Archbishops: Prepare for 'all reasonable eventualities' in updated coronavirus guidance
Church of England clergy are to suspend the use of the shared chalice during Communion and encourage worshippers not to shake hands during the Sign of the Peace under revised coronavirus guidelines.
In a letter to clergy from the Archbishops of Canterbury and York, priests are advised to suspend direct physical contact while imparting a blessing or what would normally be the 'laying on of hands'.
The changes extend all the way to the top, with the Archbishops saying that from now on, they will offer only bread when presiding over Communion services at their official residences, Lambeth Palace in London and Bishopthorpe Palace in York....
I was using the word ‚Äúlaity‚ÄĚ in a purely historical context. Of course there is no laity and clergy ( and definitely not sacrificial priests) in the proper New Testament church.
All born again Christians are priests, in a non-sacrificial sense, (the priesthood of all believers), and the Lord Jesus Christ is the only High Priest, the only sacrificial Priest, whose work was completed once for all at Calvary, unlike the human priests of the Old Testament, or the assumed modern priests of various professed churches today, whose work is never finished. The Epistle to the Hebrews is excellent in that regard, and though written initially to Jewish Christians, it applies just as much to Gentiles, and particularly to those in churches which profess the use of priests.
In the Anglican/Episcopalian churches the Laity are those people who sit in pews listening to Liberalism.
2Peter 2:1 But there were false prophets also among the people, even as there shall be false teachers among you, who privily shall bring in damnable heresies, even denying the Lord that bought them, and bring upon themselves swift destruction. 2 And many shall follow their pernicious ways; by reason of whom the way of truth shall be evil spoken of. 3 And through covetousness shall they with feigned words make merchandise of you: whose judgment now of a long time lingereth not, and their damnation slumbereth not."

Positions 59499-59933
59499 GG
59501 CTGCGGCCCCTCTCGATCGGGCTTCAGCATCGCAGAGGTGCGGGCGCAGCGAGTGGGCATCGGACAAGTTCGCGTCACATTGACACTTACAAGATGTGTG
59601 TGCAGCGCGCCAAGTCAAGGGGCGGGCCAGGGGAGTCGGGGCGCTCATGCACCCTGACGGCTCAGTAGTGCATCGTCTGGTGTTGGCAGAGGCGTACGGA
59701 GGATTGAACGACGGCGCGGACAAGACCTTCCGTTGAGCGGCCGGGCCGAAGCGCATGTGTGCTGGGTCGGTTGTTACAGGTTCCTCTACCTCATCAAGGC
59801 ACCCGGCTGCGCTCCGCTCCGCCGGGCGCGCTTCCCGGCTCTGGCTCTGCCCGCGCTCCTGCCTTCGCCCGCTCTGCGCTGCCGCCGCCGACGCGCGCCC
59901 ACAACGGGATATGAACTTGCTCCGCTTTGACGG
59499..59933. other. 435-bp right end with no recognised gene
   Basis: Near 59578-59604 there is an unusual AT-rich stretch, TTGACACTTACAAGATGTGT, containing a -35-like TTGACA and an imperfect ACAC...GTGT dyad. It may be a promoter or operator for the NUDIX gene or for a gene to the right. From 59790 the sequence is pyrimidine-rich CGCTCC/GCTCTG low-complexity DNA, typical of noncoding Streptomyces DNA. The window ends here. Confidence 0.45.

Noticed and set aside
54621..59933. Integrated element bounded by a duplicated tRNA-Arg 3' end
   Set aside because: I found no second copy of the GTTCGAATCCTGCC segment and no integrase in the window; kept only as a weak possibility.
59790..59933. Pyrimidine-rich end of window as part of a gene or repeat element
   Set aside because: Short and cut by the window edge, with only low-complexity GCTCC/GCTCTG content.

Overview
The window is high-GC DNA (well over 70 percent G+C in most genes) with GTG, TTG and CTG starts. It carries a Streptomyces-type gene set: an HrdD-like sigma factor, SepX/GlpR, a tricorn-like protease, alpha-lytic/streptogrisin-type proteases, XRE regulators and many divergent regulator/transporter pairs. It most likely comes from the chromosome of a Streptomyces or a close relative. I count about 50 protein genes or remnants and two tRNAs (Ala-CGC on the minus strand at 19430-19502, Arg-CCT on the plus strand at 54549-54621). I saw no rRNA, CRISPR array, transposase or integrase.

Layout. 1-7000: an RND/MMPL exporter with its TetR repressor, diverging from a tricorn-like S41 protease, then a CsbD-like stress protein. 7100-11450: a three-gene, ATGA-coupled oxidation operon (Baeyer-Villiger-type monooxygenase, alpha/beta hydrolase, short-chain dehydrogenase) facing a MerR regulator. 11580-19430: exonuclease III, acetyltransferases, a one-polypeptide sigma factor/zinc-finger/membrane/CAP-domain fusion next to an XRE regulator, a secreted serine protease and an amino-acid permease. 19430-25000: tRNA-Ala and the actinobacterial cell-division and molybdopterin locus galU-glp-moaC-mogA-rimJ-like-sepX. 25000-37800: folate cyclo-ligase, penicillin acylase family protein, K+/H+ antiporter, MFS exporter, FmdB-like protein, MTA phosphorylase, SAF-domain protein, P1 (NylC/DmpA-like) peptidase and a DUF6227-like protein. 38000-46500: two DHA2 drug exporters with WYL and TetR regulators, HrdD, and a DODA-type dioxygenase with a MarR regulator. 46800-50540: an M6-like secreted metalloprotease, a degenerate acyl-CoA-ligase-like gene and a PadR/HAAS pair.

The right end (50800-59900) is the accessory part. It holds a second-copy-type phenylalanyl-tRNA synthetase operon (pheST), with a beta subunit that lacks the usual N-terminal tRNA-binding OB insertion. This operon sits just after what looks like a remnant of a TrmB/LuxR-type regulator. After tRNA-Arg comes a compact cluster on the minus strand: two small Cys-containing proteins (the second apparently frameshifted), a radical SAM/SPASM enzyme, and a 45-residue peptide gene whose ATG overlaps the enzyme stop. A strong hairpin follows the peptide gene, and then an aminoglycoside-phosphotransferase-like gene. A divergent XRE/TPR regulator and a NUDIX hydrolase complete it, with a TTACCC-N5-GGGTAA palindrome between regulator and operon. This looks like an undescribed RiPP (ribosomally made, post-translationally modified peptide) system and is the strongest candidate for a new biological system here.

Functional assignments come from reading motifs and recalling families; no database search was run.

Many thanks Chris for your detailed answer. You say that your preference is for a common cup. Is this to do with the symbolism in the same way that immersion is preferable in baptism for the symbolism to be accurate?
When the Last Supper was instituted at the Passover before His crucifixion, our Lord blessed both bread and wine, and distributed them to His disciples.
In the early Church both elements were shared at communion, but the Western Catholic Church, which developed the doctrines of transubstantiation and priestly ministry, soon denied the cup to the laity, bread only on the tongue, and the priest taking both bread and drinking the cup. The Eastern Orthodox and Eastern rite Catholic Churches developed the practice of giving small cubes of bread, intincted with wine from a cup on a spoon directly on to the tongue, for the laity.
At the Reformation, all Protestant Churches restored fully communion in both kinds to the laity, the Anglicans and Lutherans retaining a common cup, while later on the Reformed and other Protestant churches generally using individual mini cups, though some of these churches now, get communicants to retain their cup and drink all at the same time. Some non- liturgical churches like the Brethren, I believe do also use a common cup. Perhaps these churches may now revert to individual mini cups, because of this virus, though I do prefer a common cup in normal circumstances.
Chrisgp from England wrote: Communion should be in both kinds, except that it may have to consider temporarily adopting the practice of the Free Churches, in setting aside the common cup, (which I prefer), and using separate mini cups, even of a disposable nature if necessary, as otherwise it is not a full Biblical communion.
Bro Chris, could you please explain the above paragraph, especially defining what is a "full biblical communion"? Thank you brother.
The Church of England and other Anglican churches in other countries have albeit temporarily adopted a Traditional pre-Vatican 2 Roman Catholic practice of celebrating communion with the laity receiving the bread only, and presumably the priest only drinking the cup of wine.
Roman Catholics can do this because they believe that the bread and wine both become the ‚ÄúBody, Blood, Soul and Divinity‚ÄĚ of the Lord Jesus Christ, and to avoid the laity spilling the Lord Jesus Christ on the ground, as they aver, only the priest drinks the wine at the mass, I.e., transubstantiation.
This is not what happened in Protestant churches at the Reformation. Both bread and wine were distributed to all communicants. The communion is not a sacrifice and the presiding minister is not a priest. The Church of England should not fall in line with this. Communion should be in both kinds, except that it may have to consider temporarily adopting the practice of the Free Churches, in setting aside the common cup, (which I prefer), and using separate mini cups, even of a disposable nature if necessary, as otherwise it is not a full Biblical communion.